Mr. Browne: This debate is important for a number of reasons, not least of which is that it gives me an opportunity to dispel some of the concerns of the hon. Member for Newry and Armagh about the functions and roles of the chief inspector. It is a pity that the debate is taking place in extra time because, for example, the hon. Member for Reigate is accompanied only by his Whip, the Liberal Democrats have only 50 per cent. representation and the hon. Member for East Londonderry (Mr. Campbell) is not here. His absence particularly concerns me because of the lengths to which I went to ensure that his party was represented in Committee in response to what I thought was a reasonable concern that it had not hitherto been represented in debates and had a contribution to make. It is a pity that the hon. Gentleman's party has not taken up that opportunity, except to put one minor question.

The issue before us is important. The other point—

Mr. Blunt: Will the hon. Gentleman give way?

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Mr. Browne: No. The hon. Member for Reigate might want me to give way, or to add to what he has to say, when he hears my comments. This is a helpful opportunity for debate. It is unfortunate that the hon. Gentleman used it—for blatant political reasons—to make a pejorative remark about the ombudsman, although he cannot possibly have had the opportunity to read in full either the ombudsman's report or the Chief Constable's response to that report. He cannot have done so since they are not in the public domain and are not available to him.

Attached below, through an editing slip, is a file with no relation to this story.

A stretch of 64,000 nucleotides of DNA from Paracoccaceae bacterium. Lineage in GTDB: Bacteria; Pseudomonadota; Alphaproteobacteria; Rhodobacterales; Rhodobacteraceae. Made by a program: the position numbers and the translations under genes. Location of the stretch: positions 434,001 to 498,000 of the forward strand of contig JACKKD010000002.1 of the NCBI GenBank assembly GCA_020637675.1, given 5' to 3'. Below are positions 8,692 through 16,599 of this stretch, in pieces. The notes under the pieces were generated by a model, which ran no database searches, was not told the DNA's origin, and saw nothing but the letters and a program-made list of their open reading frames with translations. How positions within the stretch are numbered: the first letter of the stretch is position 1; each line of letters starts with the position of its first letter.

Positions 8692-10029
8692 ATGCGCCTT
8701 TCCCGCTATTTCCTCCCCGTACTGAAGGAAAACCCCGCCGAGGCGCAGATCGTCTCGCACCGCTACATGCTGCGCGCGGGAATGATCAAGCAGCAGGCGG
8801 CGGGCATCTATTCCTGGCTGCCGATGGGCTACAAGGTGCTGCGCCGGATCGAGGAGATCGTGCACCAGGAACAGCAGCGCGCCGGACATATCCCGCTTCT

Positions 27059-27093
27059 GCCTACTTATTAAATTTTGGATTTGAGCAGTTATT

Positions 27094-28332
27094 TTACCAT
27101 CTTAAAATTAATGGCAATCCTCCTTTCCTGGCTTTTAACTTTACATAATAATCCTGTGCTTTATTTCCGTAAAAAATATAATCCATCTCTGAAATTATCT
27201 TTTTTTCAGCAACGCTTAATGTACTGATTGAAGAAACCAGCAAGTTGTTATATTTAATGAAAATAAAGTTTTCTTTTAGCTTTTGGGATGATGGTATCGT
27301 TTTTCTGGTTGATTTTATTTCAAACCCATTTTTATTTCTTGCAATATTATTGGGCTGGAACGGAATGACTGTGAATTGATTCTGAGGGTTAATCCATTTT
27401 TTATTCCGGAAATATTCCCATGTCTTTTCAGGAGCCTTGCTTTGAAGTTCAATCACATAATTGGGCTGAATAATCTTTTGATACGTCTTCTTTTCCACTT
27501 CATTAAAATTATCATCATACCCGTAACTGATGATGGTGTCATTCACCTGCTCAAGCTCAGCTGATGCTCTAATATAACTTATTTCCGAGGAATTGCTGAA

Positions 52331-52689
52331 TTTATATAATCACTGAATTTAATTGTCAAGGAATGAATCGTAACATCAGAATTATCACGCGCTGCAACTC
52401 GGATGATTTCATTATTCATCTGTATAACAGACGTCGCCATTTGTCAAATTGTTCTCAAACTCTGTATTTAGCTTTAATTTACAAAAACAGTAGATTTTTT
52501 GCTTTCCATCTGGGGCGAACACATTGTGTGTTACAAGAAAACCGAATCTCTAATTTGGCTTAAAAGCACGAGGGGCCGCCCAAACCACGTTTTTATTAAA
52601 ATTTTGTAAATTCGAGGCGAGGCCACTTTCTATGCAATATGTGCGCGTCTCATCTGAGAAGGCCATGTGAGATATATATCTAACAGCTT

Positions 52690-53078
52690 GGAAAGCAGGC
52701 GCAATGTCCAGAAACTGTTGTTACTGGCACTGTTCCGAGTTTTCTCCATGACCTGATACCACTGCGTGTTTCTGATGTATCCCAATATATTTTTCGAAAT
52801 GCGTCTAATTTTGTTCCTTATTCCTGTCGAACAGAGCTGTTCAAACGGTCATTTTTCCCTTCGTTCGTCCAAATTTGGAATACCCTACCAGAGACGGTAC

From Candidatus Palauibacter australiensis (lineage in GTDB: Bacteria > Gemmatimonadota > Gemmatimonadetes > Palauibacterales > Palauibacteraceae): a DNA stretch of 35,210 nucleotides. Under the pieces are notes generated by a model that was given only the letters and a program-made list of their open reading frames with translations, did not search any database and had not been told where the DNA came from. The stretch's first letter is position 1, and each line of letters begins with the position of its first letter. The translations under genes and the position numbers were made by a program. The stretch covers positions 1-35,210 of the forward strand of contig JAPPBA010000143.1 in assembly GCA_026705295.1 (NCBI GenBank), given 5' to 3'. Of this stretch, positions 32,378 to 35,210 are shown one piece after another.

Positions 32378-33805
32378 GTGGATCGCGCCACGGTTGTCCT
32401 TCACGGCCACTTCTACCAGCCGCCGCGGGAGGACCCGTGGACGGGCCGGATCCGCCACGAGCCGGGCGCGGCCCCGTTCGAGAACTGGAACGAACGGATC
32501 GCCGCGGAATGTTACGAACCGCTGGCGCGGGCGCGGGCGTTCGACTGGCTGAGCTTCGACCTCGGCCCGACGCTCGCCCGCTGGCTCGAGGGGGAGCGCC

I have had that opportunity. Even having done so, I find the complexity of the matter and the sensitivity of the issues to be such that I would not make any qualitative remark about the report until I had given it considerably more thought. I say that with a background of professional involvement in investigations that have ranged over a year and have produced detailed reports, such as those in relation to Omagh. It is a great pity that people take it upon themselves to make ill-informed, pejorative and partial remarks. They ought, first, to consider the effect on the people of Omagh, who were the victims of that atrocious—

Mr. Blunt: Will the hon. Gentleman give way?

Mr. Browne: No, I will not give way. The hon. Gentleman should content himself. He will get an opportunity to come back, but I shall not give way at this point. He raised the issue and then sat down. I deplore the fact that he raised it in this context, especially as he could not have informed himself in sufficient detail to be able to reach the judgment that he offered, and I deplore the fact that he did it apparently without regard for the effect that it would have on the people most directly affected. I say publicly that I will deplore it if he does that again. We should all think long and carefully about what we do and say on such important matters. I am not taking sides. I want to be absolutely objective. The Secretary of State will make public his views on the matter in due course. It helps not a jot to throw such spanners into the works. I have no doubt that the hon. Gentleman will want to share that part of Hansard with certain people, but he can share this bit as well.